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Wonder Woman (2017)

As DC tries to combat the ever-expanding Marvel Universe, they have begun by building towards the Justice League film. In the meantime, we are treated to their standalone backstories. Wonder Woman is the latest film to get the treatment with Gal Gadot returning as the legendary Amazonian.

What I have recently disliked about the comic book movies is that they all seem to be using the same framework. (mainly the Marvel Cinematic Universe) But what is more enjoyable about the DC Cinematic Universe is the darker and grittier undertones they have taken, which was present in Man of Steel and Batman v Superman even though the latter wasn’t as enjoyable.

Wonder Woman is continuing this trend, but referencing the picture that was seen in Batman vs Superman with Diana Prince (Gal Gadot) herself stood with four men during World War One. Before Wonder Woman leaps into how Diana found herself there, they divulge in the backstory and the mysterious land of Themyscira, home of the Amazons.

What was great about Patty Jenkins’ interpretation of this story was that there was enough in the narrative to allow for the audience to interpret things themselves, something that has been missing in my recent cinema outings. And there was some gorgeous graphics in the opening sequence as Queen Hippolyta (Connie Neilsen) reveals the origin of the Amazon race and of the battle between Zeus and Ares.

Zeus cast out Ares, and hid the Amazons from the world until Ares rises again. The rest of the Amazons and Diana train on the beautifully landscaped island of Themyscira away from the worlds view. That is all until Steve Travers (Chris Pine) crash lands on their private island.

And this is where the film really picks up the pace as Gal Gadot and Chris Pine come into their own as characters. Gal Gadot becomes the focal point of her scenes as Diana believes that the atrocities of war are at the hand of Ares, the God of war. Although he has found a new form in the body of General Ludendorff (Danny Huston) as his sidekick Doctor Poison (Elena Anaya) concocts a poisonous gas capable of killing everyone. Diana forces Travers hand in taking her to front line to help the war effort and she just looks fantastic whilst doing it.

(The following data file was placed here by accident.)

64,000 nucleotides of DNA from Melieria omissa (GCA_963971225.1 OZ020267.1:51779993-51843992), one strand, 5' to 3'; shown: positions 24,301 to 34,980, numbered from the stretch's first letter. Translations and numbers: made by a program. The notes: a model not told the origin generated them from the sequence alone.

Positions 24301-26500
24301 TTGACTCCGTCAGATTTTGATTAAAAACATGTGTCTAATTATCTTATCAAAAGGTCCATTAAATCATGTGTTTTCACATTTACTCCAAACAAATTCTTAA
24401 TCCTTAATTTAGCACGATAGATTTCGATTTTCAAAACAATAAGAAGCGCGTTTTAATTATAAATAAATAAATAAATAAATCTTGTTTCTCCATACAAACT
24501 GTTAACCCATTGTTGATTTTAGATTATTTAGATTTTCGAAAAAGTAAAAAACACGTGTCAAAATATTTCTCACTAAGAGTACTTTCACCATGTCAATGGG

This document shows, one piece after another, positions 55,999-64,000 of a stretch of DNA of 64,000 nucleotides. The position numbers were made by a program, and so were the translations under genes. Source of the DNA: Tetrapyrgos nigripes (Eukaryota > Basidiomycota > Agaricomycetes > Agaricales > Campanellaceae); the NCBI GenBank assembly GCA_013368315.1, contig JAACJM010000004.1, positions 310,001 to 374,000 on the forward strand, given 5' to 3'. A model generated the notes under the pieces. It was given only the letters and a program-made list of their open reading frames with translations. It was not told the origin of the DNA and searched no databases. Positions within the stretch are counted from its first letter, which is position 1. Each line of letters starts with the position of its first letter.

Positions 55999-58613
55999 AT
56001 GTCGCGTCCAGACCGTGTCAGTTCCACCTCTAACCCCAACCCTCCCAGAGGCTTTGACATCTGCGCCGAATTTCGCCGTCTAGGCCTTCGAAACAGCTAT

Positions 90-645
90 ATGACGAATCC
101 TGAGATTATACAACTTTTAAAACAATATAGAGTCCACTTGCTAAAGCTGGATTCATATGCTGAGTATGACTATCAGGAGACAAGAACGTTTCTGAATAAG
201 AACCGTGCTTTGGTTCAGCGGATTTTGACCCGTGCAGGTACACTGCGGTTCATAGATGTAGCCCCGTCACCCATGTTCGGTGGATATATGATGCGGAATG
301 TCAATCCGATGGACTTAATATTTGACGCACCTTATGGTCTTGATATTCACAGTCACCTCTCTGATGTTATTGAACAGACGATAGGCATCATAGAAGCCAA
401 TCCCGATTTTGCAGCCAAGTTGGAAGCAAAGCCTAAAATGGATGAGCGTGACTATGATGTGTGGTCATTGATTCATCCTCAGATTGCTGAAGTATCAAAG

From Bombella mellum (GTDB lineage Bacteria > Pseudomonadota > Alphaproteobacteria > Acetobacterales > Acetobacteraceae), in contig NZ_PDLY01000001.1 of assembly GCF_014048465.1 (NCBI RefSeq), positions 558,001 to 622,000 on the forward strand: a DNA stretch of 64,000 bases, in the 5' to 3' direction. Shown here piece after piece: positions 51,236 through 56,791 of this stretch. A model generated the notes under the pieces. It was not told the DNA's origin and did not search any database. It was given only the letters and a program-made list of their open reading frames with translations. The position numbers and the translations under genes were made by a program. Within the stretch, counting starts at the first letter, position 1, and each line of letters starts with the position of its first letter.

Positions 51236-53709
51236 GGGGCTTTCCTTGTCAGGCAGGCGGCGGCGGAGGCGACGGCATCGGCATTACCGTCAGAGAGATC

It has to be said though that she isn’t objectified in anyway, she rather manifests Wonder Woman as a character in such a way that she is incredibly strong and rather independent, especially as she continually defies her mother and Steve. With Batman v Superman the film felt long, Wonder Woman on the other hand doesn’t. This could down to the enjoyment of the characters and the narrative actually being enjoyable instead of the usual cut and paste method Marvel and DC films are currently using.

As I mentioned, the DC Universe films like to be grittier and Wonder Woman has majority of the film centred around World War One. Patty Jenkins effectively manages to instil the atrocities of war and it really works from the dirt of the Belgian trenches to the empty celebrations of a victory for one evening.

My only grief is the overbearing music that is used. The musical cues aren’t established very well, as it clearly tries to evoke emotions at the correct times and at times this took me out of the picture and made the enjoyment considerably less-so.

Gal Gadot is truly a wonder as the titular character as the film progresses into it’s climax. The final third of the film looks as though it is going to enter the realms of similarity as with previous comic book films, it still tiptoes on those, but doesn’t dive head first into it. The chemistry between Chris Pine and Gal Gadot is electric, especially as Jenkins’ captures Steve Travers occasionally glancing at Diana with astonishment at her beauty, but not in that objectifying way that I mentioned earlier.

Just as I thought I was losing patience with comic book adaptations, Wonder Woman comes along and manages to give some life into a merciless machine. I realised after coming out of the cinema that Wonder Woman tried something new, it left the comedy (that has become a staple point for comic book films now) to a minimum and perfectly integrated it into the film. This worked and garnered appropriate laughs when needed, but on a whole, Wonder Woman was an enjoyable and terrific watch and this has to be down to the enjoyable narrative and brilliant characters that can be connected with.